Updated on February 7, 2024
7 min read

11 Dental Assistance Programs for Dental Work

NewMouth is reader supported. We may earn a commission if you purchase something using one of our links. Advertising Disclosure.

Research shows that dental care presents the highest financial barriers compared to other types of health care.6 Luckily, various dental assistance programs are available to finance dental procedures. There are even ways to receive dental care for free for qualified patients.

This article explains 11 ways to get financial assistance for dental work and other ways to help pay for dental care. It also covers average costs for common dental procedures with and without insurance.

11 Financial Assistance Options for Dental Work

An estimated 74 million Americans do not have dental insurance coverage.2 For those without dental insurance, there are various financial assistance options for dental care, including:

  • Local health departments
  • Dental schools
  • Clinical trials
  • State and local resources

1. Dental Discount Plans

Dental discount plans are also known as dental savings plans. They’re an affordable alternative to traditional dental insurance.

With a dental discount plan, you pay an annual fee and receive discounts on dental services throughout the membership course. After you sign up, you’ll have access to a nationwide network of dentists, depending on your plan provider.

You’ll be offered 10 to 60% savings on preventative and restorative treatments. For more information, visit https://www.dentalplans.com/.

2. Cosmetic Dentistry Grants Program

The Cosmetic Dentistry Grants (CDG) Program is owned by the Oral Aesthetic Advocacy Group Inc (OAAG). This research, information, and funding organization was founded in 2010 by dental practitioners and industry professionals.

A cosmetic dentistry grant can help qualifying people pay for cosmetic and implant dentistry procedures. However, the dentists affiliated with the program pay a fee for each patient they are referred to.

3. Donated Dental Services (DDS)

The Donated Dental Services (DDS) program partners with participating dentists to provide free dental treatment to vulnerable populations. Those who qualify for the program may not need to pay for dental work.

To qualify for a DDS, you must meet one of the following:

  • 65 years of age
  • Permanently disabled
  • Need medically necessary dental care

Some counties also provide services to veterans.

4. Care Credit

Care Credit is a healthcare credit card. It can be used to pay for out-of-pocket expenses not covered by medical insurance. The Care Credit card also offers special financing options you may not get with other cards.

Care Credit can be used for the following dentistry services:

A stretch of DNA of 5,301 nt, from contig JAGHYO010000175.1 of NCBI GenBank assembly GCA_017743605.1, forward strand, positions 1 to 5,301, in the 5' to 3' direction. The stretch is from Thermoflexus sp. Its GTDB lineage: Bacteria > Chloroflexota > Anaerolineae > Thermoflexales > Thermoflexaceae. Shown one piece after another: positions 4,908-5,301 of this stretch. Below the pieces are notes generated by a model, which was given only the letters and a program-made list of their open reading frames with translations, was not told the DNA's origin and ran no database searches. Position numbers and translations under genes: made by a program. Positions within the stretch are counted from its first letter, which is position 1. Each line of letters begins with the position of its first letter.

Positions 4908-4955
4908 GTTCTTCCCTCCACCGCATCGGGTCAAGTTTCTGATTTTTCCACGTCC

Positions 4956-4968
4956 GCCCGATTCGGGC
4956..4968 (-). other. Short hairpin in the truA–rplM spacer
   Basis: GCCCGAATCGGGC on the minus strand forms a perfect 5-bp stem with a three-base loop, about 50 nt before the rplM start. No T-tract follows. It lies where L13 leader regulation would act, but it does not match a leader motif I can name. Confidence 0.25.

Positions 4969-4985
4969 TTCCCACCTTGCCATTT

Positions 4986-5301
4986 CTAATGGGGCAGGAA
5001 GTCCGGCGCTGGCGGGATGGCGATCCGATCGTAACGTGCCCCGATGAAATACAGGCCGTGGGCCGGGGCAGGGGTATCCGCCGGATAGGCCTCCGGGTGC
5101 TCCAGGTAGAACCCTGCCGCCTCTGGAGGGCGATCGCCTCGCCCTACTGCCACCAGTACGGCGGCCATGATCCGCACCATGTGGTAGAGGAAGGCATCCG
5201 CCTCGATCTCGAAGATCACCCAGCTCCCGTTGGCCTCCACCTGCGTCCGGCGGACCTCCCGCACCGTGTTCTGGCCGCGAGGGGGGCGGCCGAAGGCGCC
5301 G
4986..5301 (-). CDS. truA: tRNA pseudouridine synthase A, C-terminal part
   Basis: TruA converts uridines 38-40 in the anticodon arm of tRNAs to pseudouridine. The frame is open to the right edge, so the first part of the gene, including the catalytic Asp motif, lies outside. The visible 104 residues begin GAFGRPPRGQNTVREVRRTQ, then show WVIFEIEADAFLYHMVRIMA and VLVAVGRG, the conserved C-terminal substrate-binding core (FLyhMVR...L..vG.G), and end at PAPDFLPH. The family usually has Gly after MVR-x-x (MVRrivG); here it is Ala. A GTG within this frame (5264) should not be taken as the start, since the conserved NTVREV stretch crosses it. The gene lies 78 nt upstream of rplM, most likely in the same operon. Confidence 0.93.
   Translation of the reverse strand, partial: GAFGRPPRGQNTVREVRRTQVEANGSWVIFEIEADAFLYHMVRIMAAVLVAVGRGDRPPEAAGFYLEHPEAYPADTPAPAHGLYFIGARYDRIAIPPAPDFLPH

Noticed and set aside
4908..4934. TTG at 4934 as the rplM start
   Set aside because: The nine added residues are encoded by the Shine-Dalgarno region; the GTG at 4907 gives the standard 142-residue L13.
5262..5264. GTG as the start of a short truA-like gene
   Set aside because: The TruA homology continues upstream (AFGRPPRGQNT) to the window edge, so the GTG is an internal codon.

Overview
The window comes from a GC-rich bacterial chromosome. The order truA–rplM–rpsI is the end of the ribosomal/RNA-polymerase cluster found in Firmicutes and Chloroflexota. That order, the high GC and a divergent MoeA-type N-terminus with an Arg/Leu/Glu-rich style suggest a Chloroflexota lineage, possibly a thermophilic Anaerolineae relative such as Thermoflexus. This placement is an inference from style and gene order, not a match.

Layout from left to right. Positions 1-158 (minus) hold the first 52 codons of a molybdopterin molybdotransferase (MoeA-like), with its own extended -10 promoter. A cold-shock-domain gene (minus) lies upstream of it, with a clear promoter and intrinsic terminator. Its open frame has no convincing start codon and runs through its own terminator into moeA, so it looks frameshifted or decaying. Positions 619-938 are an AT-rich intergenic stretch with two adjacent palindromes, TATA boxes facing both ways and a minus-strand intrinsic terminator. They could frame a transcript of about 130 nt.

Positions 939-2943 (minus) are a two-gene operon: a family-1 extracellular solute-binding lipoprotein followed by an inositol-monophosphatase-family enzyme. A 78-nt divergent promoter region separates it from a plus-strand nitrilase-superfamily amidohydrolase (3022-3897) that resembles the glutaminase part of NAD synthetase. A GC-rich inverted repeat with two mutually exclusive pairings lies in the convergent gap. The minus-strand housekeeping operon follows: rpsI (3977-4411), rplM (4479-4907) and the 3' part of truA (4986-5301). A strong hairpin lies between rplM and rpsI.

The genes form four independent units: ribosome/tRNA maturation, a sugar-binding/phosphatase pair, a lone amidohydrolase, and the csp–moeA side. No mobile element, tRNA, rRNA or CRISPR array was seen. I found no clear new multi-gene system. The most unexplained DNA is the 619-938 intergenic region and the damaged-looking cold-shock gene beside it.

• Preventative treatments
  • Restorative procedures
  • Cosmetic dentistry 

5. Give Back a Smile Program

The Give Back a Smile Program is a means by which volunteer cosmetic dentists donate their time and services to restore the smiles of domestic abuse victims. The American Academy of Cosmetic Dentistry sponsors the program.

Since the program’s inception, many volunteer dentists have provided their skills and expertise to restore damaged teeth. It has restored the smiles of over 2,000 people.

6. United Way (Free Dental Clinics) 

United Way is a network of nonprofit fundraising affiliates. It connects low-income or otherwise qualifying patients with free or low-cost dental care.

7. Medicare, Medicaid & CHIP 

These three programs provide dental services to various qualifying people. These include:

  • Medicare ⁠— A health insurance program for people 65 years and older or with specific disabilities
  • Medicaid ⁠— A state-run program that provides dental benefits to eligible individuals and families
  • Children’s Health Insurance Program (CHIP) ⁠— Provides medical coverage and dental services to people up to 19 who qualify3

8. Discount Treatment at Dental Schools 

Dental schools can be a good option to find quality, reduced-cost dental treatment for dental students. This allows students to gain knowledge and experience.

These dental schools offer many of the same services that a regular dental clinic offers. There’s also no risk because experienced dentists supervise the students.

9. Discount Treatment at Dental Hygiene Schools

Dental hygiene schools also offer supervised, low-cost preventive dental care as part of the training experience for dental hygienists. It’s similar to getting dental work done at a dental school, but they offer different services.

These include:

  • Cleaning services
  • Scaling
  • Polishing

10. Public Dental Clinics

Public dental clinics are community-based and patient-directed organizations. They deliver primary health care services to vulnerable individuals and families that are:

  • Comprehensive
  • Culturally competent
  • High-quality

The Health Resources & Services Organization funds these clinics. They serve one out of 11 people in the United States.

11. Clinical Trials

Medical researchers often seek volunteers with specific dental conditions to participate in research studies. These studies are also known as clinical trials. 

Qualifying participants receive limited free or low-cost dental treatment during a clinical trial for the researched condition.

Calculate your dental savings now with a DentalPlans plan. Visit DentalPlans.

Other Ways to Get Help with Dental Costs

There are other ways to help finance your dental procedures without using dental assistance programs. These include:

0% APR Credit Cards 

Many credit cards offer an introductory 0% APR period on purchases. You won’t pay any interest on your charges for a certain number of months.